Santa Rosa has struck sweeping pension agreements with its police and fire unions that are expected to save the city millions in coming years.
The tentative agreements, which head to the City Council on March 20, establish lower pension benefits for new workers, increase the amount employees must pay toward their pensions and institute anti-spiking provisions.
City officials have been working toward the agreements for months and are thrilled to have them in place before the budget process begins in earnest, City Manager Kathy Millison said.
"This is big for us," Millison said. "Coming to terms this far in advance of the fiscal year allows us to work with some real numbers for our budget instead of estimates."
She praised both employee groups for their professionalism, recognition of the city's financial condition and no-nonsense approach to bargaining.
"In my 30 years, I've never experienced anything quite like this," Millison said.
Both groups agreed to establish what is known as a "second tier" of pension benefits for new hires beginning July 1. Currently, police and firefighters can retire at age 50 with 90 percent of their salary for life if they've put in 30 years of service. That age will be pushed back to 55 for new hires.
In addition, new hires will see their pensions calculated by a less generous formula. Instead of using the single highest salary, which is usually the final year of service, pensions for future workers will be based on the average salary of their final three years of service. This is often referred to as an "anti-spiking" provision because it prevents employees from jacking up their salary right before retirement to generate higher pension payments.
The second tier and anti-spiking provisions are expected to save the city $1 million annually for police and $800,000 for fire after 10 years.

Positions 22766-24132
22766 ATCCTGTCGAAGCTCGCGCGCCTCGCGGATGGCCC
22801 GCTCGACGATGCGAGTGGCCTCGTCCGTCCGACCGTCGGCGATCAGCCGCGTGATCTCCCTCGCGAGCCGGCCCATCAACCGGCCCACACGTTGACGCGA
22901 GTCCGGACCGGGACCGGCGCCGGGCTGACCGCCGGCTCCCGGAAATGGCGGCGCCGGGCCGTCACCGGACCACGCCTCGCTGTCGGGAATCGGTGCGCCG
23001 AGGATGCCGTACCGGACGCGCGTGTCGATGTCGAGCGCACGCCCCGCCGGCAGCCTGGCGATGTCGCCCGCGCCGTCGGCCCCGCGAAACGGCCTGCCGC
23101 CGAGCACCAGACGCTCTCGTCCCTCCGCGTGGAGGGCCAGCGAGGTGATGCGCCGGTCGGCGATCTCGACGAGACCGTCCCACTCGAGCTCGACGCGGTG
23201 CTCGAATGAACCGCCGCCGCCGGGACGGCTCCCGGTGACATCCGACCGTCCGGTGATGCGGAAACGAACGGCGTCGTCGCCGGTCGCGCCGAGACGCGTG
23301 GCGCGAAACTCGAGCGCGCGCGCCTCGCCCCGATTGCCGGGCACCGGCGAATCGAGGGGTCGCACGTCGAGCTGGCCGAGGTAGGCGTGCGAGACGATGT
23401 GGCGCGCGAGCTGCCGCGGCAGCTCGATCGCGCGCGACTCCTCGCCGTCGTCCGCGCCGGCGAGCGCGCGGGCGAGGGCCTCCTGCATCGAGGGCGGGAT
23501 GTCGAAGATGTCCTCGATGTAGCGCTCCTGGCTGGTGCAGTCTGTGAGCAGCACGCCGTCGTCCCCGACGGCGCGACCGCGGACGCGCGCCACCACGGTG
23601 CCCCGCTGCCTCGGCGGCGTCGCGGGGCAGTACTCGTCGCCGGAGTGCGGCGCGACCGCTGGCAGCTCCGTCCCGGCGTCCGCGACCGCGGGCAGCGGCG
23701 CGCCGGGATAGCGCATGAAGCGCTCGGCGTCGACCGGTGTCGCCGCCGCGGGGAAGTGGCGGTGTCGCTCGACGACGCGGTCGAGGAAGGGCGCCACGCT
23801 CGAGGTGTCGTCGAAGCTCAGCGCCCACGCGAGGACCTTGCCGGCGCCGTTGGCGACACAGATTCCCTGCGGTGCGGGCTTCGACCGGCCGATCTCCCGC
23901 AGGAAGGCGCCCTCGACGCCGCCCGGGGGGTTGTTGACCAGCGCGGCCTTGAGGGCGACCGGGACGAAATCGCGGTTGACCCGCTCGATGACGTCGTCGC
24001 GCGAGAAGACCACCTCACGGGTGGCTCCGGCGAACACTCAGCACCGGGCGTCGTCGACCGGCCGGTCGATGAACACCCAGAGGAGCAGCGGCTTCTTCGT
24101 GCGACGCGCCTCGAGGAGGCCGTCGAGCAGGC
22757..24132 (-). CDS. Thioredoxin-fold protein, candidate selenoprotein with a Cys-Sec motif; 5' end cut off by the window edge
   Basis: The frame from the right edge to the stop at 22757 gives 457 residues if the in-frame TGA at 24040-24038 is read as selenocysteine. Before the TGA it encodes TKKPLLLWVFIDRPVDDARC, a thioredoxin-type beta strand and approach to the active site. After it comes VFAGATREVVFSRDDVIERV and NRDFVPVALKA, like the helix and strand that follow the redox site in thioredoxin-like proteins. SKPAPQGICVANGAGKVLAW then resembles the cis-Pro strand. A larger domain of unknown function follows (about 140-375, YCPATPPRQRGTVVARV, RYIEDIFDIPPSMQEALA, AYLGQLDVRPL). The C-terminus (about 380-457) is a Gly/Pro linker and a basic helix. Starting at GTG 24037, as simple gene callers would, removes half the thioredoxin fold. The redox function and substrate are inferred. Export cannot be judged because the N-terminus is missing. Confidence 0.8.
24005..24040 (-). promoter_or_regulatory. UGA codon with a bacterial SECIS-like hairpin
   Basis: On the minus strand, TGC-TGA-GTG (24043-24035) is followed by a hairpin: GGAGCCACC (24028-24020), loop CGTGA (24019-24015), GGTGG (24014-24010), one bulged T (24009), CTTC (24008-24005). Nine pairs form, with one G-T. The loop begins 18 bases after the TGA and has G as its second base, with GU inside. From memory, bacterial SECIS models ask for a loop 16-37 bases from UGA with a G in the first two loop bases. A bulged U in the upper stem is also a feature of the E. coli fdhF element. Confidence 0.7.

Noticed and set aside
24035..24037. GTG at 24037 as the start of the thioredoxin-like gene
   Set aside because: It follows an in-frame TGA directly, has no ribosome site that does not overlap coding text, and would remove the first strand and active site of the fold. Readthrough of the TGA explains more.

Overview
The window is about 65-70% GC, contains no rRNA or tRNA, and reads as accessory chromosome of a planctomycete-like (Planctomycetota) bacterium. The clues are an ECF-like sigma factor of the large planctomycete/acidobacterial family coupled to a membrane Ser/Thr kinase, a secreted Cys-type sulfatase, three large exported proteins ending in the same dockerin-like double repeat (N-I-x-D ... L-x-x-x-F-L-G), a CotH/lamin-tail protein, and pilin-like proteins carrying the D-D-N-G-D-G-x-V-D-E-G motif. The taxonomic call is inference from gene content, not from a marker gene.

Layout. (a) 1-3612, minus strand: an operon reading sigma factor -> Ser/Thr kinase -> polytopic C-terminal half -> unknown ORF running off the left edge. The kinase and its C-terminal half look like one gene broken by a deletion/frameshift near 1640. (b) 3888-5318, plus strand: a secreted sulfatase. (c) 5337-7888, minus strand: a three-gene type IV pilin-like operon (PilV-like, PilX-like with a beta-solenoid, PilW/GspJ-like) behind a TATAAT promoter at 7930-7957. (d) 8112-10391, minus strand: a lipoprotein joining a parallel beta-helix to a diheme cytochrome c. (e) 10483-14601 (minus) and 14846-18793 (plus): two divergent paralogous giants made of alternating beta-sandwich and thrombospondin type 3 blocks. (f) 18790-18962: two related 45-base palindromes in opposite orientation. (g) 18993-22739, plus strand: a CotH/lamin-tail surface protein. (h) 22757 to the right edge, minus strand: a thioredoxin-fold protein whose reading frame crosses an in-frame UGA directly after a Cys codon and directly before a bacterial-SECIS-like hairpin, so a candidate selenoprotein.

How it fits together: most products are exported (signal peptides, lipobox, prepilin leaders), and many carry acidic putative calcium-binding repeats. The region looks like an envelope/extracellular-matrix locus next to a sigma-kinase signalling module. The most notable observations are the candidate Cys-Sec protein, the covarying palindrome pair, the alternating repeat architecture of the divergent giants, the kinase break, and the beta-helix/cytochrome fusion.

The savings might even be greater depending on how much turnover the departments see in future years.
"I think we're going to start realizing the savings quicker than people realize," Millison said. "We're going to see some turnover in the next two or three years of our senior staff in these departments."
The police contract is a new two-year contract. The fire deal is an addendum to an existing contract extended last year to 2013.
A major component of both deals is that both groups agree to begin paying more toward the cost of their pensions.
In addition to its own contributions to the California Employee Retirement System, the city has for years also been paying the employees' contributions, equal to 9 percent of their salary. This is known as Employer Paid Member Contribution, or EPMC.
Last year, in exchange for 6 percent raises they were promised over two years, the city's 123 firefighters agreed to by next year pay 5 percent of their salary toward their pensions. The addendum requires new hires to begin paying the entire 9 percent.
Similarly, city's 140 police officers are now agreeing to pay the 9 percent that the city had been paying on their behalf. And like the firefighters, they'll get raises to help them do that.
The city has agreed to 8 percent salary increases to offset the 9 percent pension payments employees will begin making. That represents a 1 percent savings for the city. But it actually works out to more because the city gets out from under additional EMPC-related payments that amount to about 3.5 percent of salary, Millison said.